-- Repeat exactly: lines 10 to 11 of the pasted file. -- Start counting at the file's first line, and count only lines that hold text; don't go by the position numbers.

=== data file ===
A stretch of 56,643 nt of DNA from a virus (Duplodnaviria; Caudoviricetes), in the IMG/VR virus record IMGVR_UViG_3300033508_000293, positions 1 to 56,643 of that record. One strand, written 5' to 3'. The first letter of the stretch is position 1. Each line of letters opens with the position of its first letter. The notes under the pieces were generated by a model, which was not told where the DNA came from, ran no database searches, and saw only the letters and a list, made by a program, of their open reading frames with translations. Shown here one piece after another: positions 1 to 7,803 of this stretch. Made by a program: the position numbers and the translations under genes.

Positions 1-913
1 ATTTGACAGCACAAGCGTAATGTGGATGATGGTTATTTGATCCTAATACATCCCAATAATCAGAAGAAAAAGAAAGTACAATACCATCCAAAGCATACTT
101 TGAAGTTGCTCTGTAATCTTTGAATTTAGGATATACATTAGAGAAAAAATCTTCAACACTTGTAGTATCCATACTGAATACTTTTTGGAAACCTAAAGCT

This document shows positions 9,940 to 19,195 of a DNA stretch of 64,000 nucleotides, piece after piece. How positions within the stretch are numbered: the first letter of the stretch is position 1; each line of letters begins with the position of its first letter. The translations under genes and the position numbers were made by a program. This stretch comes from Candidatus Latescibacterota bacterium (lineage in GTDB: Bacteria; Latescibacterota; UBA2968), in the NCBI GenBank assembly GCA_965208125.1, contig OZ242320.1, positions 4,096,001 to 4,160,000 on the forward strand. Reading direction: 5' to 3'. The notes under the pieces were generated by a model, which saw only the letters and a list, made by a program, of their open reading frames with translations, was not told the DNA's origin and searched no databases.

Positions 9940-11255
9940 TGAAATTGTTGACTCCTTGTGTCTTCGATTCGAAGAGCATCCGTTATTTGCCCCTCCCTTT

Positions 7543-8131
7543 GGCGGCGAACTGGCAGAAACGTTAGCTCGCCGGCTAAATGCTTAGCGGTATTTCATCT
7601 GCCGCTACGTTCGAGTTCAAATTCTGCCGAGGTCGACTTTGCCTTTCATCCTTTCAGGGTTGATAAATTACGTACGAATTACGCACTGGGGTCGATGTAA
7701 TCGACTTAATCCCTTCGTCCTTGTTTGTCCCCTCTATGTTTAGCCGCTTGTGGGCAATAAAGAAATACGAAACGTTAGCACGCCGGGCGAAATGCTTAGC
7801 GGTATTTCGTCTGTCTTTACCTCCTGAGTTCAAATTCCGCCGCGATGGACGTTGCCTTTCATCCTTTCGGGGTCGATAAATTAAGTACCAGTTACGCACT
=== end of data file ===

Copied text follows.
7601 GCCGCTACGTTCGAGTTCAAATTCTGCCGAGGTCGACTTTGCCTTTCATCCTTTCAGGGTTGATAAATTACGTACGAATTACGCACTGGGGTCGATGTAA
7701 TCGACTTAATCCCTTCGTCCTTGTTTGTCCCCTCTATGTTTAGCCGCTTGTGGGCAATAAAGAAATACGAAACGTTAGCACGCCGGGCGAAATGCTTAGC